June 7, 2017

The Shared Promise and Common Failings of "Can You Forgive Her?" "The End of Longing" and "The Whirligig"

Has someone been traveling around peddling the idea that all a play now needs to be successful is quirky characters, snappy dialog and a speech at the end about the meaning of life?  I ask because three shows I've recently seen fit that formula and despite having been written by pedigreed playwrights and performed by talented casts, all three ran off the rails.

Going in alphabetical order, I'll start with Can You Forgive Her, a comedy by Gina Gionfriddo that is running at the Vineyard Theatre through this weekend but that is nowhere near as entertaining as the earlier works (Becky Shaw and Rapture, Blister, Burn) that twice made Gionfriddo a Pulitzer finalist.

A bookrack filled with 19th century novels has been conspicuously placed in the Vineyard's lobby, a nod to the fact that the play's title is borrowed from the 1864 Anthony Trollope novel of the same name and that its storyline is a modern spin on the literary marriage plot in which an aspiring young woman tries to better her circumstances by hooking up with a rich guy.

And right there we have a problem. Because this is not the 19th century and what such a woman can now do is get a job and make her own money. However that option doesn't seem to have occurred to Miranda, the title's eponymous "her."

Instead, despite having a degree from a top college, Miranda sleeps with men who will pay her bills, take her out to fancy restaurants and buy her goodies like Gucci handbags. When one of her sugar daddies discovers that she's seeing another, she hides out in the home of  Graham and Tanya, a working-class couple in the New Jersey beach town where Miranda is visiting.

Graham and Tanya have relationship problems of their own. He is emotionally paralyzed by the recent death of his mother and she's a single mom who has a history of making bad choices.

None of this makes much sense. It's hard to believe that Tanya, already nervous about Graham, would leave him alone with Miranda. And it's even more unlikely that each of Miranda's lovers would show up and then hang around to squabble.

Can You Forgive Her? is only 90 minutes but the first hour seemed like two. Amber Tamblyn works hard (perhaps too hard) to make Miranda an irresistible kook (click here to read an interview with her) but the play only comes alive in its final third when Frank Wood arrives as the older of Miranda's two lovers. Wood's character isn't any more convincing than the others but this actor is such a master craftsman that he truly is irresistible.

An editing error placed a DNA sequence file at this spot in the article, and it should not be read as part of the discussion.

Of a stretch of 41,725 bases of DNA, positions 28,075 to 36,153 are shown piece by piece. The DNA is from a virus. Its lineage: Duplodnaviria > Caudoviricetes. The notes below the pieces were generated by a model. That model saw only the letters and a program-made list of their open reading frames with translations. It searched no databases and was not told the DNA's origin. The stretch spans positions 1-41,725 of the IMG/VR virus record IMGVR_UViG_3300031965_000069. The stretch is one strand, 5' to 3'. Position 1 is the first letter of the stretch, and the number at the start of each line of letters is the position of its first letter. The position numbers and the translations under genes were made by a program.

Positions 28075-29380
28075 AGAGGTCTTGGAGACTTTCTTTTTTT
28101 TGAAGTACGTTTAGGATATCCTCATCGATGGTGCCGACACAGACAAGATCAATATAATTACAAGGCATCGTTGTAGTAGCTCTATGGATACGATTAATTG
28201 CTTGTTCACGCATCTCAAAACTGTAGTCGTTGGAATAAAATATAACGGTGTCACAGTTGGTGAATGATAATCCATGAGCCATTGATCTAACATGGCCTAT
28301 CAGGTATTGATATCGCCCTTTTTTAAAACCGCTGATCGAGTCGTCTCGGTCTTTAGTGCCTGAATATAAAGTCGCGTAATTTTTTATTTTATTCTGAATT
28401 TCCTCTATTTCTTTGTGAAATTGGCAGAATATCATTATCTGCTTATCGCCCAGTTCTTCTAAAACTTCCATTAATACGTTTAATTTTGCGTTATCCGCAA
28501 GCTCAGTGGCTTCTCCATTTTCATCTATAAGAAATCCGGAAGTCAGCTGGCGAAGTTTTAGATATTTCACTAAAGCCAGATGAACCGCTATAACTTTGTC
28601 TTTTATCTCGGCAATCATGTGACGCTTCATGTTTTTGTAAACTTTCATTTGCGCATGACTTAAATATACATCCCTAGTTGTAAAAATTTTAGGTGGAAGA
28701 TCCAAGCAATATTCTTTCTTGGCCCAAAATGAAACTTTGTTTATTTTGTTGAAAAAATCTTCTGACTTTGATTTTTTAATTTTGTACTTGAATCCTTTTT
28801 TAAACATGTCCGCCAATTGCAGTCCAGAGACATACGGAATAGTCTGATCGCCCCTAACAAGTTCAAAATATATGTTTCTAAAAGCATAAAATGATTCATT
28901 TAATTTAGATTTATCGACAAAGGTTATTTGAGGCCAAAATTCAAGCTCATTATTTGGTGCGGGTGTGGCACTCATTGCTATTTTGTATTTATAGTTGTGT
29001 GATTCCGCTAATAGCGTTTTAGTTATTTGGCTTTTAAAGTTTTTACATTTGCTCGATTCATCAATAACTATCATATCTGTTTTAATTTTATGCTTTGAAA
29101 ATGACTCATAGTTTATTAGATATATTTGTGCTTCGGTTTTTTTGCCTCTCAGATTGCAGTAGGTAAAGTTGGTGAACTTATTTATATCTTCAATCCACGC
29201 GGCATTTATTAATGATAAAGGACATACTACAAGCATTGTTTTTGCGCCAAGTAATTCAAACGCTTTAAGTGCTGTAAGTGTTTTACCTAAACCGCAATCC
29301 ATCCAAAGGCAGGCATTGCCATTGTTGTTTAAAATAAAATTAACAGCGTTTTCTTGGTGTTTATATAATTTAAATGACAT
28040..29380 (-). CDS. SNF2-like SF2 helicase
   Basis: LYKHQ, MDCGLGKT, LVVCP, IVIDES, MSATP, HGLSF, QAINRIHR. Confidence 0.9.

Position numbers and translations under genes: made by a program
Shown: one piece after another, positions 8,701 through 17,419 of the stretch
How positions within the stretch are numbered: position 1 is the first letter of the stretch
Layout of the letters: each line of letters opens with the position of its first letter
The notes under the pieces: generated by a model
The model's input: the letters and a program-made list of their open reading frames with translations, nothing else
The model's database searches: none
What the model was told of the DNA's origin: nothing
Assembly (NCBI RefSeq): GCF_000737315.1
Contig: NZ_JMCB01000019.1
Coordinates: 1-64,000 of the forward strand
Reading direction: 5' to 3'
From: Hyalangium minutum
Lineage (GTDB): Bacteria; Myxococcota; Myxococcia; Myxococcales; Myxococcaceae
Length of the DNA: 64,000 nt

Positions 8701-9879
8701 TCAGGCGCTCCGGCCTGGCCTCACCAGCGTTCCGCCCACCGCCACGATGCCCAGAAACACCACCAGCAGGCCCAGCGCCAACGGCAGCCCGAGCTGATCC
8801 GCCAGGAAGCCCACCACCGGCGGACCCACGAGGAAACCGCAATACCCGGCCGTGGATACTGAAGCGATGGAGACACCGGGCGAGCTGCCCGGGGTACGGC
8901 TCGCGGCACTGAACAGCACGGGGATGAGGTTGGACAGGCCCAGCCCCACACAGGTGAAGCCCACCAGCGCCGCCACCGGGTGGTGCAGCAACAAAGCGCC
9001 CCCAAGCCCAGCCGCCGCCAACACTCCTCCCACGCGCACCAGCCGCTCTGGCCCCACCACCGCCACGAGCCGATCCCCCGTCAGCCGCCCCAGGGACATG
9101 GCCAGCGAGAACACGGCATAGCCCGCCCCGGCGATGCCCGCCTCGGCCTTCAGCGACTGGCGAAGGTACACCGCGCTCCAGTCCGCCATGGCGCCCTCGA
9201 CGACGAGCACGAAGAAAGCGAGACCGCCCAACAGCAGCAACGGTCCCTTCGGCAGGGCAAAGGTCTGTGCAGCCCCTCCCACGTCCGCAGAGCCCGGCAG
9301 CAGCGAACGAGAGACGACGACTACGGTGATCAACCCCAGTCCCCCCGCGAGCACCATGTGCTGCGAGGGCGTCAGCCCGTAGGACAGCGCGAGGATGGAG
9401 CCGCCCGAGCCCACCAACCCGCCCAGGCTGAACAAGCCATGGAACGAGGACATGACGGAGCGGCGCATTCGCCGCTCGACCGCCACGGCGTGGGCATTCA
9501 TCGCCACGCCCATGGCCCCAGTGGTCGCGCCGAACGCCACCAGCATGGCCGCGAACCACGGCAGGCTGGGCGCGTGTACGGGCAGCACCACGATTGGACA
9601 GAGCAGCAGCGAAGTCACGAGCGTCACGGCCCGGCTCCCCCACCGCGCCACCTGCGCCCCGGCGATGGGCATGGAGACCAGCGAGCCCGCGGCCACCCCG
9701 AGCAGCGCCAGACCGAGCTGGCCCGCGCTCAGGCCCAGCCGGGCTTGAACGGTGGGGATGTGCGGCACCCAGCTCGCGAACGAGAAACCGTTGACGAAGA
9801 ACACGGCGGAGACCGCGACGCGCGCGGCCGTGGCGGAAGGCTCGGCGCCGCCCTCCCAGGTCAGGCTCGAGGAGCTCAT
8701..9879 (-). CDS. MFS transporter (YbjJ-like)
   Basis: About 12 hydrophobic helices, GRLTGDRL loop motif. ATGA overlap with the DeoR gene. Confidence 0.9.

The premise of The End of Longing, which opened Monday night in an MCC Theater production at the Lucille Lortel Theatre, also strains credulity. It opens with a guy hitting on a woman at a trendy bar. She turns him down but moments later they discover that their best friends are dating one another and before you can say "Pisco Sour" they've hook up too.

But, as in any romcom, there are obstacles. And theirs are doozies. He, Jack, is an alcoholic in denial. She, Stephanie, is a $2,500-a-night call girl. Each tries to be tolerant of the other's foible until they can't.

Then, toward the end of the show's 100-minute running time, Jack has an epiphany, delivers a fervent soliloquy and everybody, including Stephanie's neurotic best friend (nice to see Sue Jean Kim cast in a role that isn't specifically Asian) and Jack's salt-of-the-earth bestie, end up happily (click here to read the cast's reflections on the show).

There are only two things that make this show even passably noteworthy. The first is that it's written by and stars Matthew Perry, who is still best known for playing Chandler on the sitcom "Friends." His residually high Q-Score is clearly the reason that the Lortel has had to open its rarely used balcony to accommodate the demand for seats.

The second thing is that Perry has waged his own battles against booze and drugs and has become such a major advocate for drug rehabilitation programs that he even converted his former Malibu mansion into a home for recovering addicts. Those experiences inform Jack's climactic speech about the challenges of staying sober. It's the most genuine thing in the play. But, alas, it's not enough to save it.

The Whirligig, which is playing in a New Group production at The Pershing Square Signature Center through June 18, also boasts celebrity authorship. It's written by the actor Hamish Linklater (click here for a Q&A with him) and features incidental music by Duncan Sheik.

Although primarily an ensemble piece, this drama centers around a young woman named Julie, who is so gravely ill that she's already lying in a hospital bed onstage when the audience enters The Griffin theater at Pershing Square. A series of flashbacks explain how she got there and how her approaching death is affecting the lives of her family and friends.

The story is told through one of those fractured narratives that so many writers now resort to instead of just figuring out how to create momentum in a straight-ahead narrative. I tried to follow what was going on but eventually gave up. But at least I stayed for the second act; several of the people at the matinee I attended ducked out during the intermission break.

What kept me going were the first-rate performances. Zosia Mamet brought welcomed humor and pathos to the role of Julie's best friend, a former wild child who blames herself for the bad choices that have landed Julie in that hospital bed.

And it was particularly great to see Norbert Leo Butz back onstage as Julie's dad, who wonders what part his self-absorption has played in the tragedy. He gets the epiphany speech in this one and, no surprise, Butz delivers it well. But, as they say in the news business, all three of these plays are too much tell and not nearly enough show.

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